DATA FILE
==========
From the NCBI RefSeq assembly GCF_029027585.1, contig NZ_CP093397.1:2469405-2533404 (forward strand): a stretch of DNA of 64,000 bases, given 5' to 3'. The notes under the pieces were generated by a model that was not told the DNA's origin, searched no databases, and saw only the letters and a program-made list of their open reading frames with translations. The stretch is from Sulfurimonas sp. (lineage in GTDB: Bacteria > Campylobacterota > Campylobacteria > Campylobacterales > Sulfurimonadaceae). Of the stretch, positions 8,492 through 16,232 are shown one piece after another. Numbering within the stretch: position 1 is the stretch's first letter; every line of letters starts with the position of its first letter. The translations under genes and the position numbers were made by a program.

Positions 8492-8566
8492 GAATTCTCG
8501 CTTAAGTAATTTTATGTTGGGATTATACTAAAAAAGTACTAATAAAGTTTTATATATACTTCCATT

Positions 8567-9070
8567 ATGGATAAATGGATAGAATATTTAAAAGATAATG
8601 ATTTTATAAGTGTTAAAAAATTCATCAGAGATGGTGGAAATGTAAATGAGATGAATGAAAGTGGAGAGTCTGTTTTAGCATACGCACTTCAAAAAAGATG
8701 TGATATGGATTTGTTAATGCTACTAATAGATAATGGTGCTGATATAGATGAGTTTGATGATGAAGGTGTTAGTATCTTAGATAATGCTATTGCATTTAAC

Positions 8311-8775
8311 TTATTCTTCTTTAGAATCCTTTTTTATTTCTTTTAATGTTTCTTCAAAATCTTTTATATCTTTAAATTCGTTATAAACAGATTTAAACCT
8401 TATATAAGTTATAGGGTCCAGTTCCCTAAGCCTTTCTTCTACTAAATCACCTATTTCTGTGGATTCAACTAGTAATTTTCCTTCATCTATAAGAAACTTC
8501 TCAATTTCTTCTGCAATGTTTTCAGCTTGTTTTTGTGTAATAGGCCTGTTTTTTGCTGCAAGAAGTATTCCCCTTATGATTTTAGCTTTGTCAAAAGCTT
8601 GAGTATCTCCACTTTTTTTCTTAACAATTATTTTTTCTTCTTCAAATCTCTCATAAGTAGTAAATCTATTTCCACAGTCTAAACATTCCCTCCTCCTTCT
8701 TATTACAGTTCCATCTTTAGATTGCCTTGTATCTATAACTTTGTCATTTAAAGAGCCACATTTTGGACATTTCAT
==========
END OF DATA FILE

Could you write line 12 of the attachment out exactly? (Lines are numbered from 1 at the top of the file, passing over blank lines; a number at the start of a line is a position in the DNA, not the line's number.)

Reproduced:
8501 TCAATTTCTTCTGCAATGTTTTCAGCTTGTTTTTGTGTAATAGGCCTGTTTTTTGCTGCAAGAAGTATTCCCCTTATGATTTTAGCTTTGTCAAAAGCTT